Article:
Many women who need financial advice to improve their super balances aren’t able to access it due to cost barriers that could be redressed by regulatory change, a panel has heard.

Speaking at Professional Planner’s Post Retirement Conference in Sydney, a planner delegate said the cost of preparing a Statement of Advice exceeds what many women who could really use advice can afford to pay.

“If I tell a client to put $20 a week into super to get the co-contribution and maybe $50 of their pay in as a salary sacrifice, I’ve got to back it up with a 50-page SoA and it’s just really disengaging, the process is too long and cumbersome,” the audience member said. “I think we can use technology to improve that communication piece, but that’s also where legislative change could come in; where there could be advice from one to many in cost-effective ways and you’re not landing in jail because you’ve said to someone ‘Put some money in super.’ ”

Deborah Kent, director of Integra Financial Services, who was on a panel addressing the topic, agreed cost is a major problem for both advisers and female clients.

“I have to be honest, in most cases I don’t make any money out of giving advice to [women in their 60s],” Kent said. “It’s not pro bono advice, but it is very close to it.”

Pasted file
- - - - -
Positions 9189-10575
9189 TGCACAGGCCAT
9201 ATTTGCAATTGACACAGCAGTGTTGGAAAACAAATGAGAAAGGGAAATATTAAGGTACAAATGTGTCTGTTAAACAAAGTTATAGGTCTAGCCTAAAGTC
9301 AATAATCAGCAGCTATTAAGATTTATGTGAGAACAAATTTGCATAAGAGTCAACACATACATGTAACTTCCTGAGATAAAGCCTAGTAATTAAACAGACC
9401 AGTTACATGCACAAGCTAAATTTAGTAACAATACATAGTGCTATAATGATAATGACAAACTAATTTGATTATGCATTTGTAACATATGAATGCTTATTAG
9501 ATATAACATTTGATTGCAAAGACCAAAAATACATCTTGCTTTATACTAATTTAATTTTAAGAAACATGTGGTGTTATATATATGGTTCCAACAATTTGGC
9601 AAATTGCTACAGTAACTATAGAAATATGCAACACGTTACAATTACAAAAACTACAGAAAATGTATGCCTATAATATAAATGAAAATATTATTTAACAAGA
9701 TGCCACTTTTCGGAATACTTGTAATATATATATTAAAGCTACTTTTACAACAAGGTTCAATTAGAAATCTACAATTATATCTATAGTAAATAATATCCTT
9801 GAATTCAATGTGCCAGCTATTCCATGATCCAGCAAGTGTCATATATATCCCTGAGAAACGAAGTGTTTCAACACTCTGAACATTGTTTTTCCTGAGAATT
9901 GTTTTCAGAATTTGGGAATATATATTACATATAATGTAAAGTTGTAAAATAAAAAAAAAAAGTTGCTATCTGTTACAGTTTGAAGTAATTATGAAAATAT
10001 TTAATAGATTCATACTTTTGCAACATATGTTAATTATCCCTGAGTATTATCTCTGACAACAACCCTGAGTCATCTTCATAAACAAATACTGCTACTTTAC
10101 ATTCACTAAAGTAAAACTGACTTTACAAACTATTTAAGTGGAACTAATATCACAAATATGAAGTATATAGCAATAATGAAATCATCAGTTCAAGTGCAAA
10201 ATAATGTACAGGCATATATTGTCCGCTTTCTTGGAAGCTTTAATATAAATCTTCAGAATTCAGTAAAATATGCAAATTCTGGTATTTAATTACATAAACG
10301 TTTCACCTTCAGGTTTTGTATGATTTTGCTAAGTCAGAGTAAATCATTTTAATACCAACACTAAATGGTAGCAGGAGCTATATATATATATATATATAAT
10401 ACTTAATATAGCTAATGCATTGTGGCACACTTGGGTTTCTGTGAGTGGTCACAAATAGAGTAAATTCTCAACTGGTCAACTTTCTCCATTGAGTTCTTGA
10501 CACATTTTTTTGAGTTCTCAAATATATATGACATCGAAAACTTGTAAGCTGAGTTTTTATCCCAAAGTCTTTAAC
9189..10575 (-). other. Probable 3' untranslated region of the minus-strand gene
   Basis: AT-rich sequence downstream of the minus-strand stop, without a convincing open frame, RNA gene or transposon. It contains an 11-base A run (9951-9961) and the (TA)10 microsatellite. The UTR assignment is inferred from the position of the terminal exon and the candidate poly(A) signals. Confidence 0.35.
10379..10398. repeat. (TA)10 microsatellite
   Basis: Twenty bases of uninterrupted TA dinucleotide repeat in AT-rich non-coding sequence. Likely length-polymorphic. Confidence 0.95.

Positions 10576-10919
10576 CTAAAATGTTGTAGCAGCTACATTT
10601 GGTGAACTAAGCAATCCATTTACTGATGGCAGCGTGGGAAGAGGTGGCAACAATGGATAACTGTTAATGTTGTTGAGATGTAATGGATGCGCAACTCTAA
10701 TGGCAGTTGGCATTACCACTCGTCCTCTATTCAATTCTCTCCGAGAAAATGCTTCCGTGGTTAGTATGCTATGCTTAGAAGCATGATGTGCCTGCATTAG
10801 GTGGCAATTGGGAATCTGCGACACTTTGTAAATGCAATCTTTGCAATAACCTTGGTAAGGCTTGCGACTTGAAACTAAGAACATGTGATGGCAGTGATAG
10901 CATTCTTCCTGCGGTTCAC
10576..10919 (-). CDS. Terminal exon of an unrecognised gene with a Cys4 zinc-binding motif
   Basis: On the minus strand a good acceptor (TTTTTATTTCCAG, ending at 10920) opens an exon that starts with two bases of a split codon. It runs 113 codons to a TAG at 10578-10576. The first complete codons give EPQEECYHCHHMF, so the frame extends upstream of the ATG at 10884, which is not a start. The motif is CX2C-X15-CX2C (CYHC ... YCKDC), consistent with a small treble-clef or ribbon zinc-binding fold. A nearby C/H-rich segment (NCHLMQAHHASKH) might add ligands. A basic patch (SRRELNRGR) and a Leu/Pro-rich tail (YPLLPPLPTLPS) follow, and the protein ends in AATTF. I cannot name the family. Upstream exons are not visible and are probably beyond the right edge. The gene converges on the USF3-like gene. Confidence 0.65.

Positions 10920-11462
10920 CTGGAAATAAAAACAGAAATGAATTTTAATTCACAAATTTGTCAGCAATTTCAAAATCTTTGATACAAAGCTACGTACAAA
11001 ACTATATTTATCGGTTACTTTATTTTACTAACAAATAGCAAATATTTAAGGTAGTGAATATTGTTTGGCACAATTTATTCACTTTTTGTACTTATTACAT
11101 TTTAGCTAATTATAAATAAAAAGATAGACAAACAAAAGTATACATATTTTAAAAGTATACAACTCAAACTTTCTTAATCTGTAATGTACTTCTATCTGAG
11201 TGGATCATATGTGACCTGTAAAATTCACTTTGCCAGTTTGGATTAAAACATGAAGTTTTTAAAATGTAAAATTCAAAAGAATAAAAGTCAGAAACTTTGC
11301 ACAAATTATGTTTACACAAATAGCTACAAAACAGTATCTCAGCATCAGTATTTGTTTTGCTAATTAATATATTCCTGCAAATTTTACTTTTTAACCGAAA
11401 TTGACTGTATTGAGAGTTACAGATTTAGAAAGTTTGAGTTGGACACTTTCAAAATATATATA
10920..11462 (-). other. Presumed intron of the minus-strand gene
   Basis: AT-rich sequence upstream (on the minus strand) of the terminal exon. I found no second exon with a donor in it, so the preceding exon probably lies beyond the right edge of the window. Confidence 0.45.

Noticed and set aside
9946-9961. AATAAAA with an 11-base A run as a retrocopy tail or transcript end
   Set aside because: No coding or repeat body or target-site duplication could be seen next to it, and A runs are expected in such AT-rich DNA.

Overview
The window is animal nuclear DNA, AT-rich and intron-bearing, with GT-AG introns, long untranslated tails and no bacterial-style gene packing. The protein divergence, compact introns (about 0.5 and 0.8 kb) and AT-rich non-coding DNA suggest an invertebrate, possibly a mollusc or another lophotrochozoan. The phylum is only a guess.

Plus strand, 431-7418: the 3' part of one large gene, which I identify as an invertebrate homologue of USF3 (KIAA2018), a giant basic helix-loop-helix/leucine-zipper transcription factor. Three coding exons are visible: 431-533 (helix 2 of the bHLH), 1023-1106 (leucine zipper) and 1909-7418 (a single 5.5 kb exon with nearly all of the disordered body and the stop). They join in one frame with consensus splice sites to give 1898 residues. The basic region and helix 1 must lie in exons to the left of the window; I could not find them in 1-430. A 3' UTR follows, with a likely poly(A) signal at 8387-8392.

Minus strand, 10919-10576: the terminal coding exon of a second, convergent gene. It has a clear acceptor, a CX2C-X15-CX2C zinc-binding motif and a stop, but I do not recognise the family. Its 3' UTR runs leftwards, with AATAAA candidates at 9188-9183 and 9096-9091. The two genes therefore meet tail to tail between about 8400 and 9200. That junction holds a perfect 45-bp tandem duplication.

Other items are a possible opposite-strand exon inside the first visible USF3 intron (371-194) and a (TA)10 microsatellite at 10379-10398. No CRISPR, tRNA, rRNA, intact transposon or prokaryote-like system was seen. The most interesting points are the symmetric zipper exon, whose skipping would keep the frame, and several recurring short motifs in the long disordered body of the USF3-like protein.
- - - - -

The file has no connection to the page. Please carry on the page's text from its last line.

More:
Changes Kent would like to see to improve the uptake of advice among women with lower super balances include measures to help small-business owners pay super and an increase in the number of female financial advisers. However, she conceded there is “no silver bullet” for correcting the disparity between men’s and women’s super balances.

Through divorce, women often end up keeping the family home, but not having much in their super balance, Kent added.

Suzanne Haddan, managing director of BFG Financial Services, who joined Kent on the panel, said there are strategies women can employ, such as super splitting, that can make a difference.

Haddan said the education piece is important.

“Sometimes, the conversation we need to have with female clients is, ironically, about the benefits of financial independence for others,” she said.

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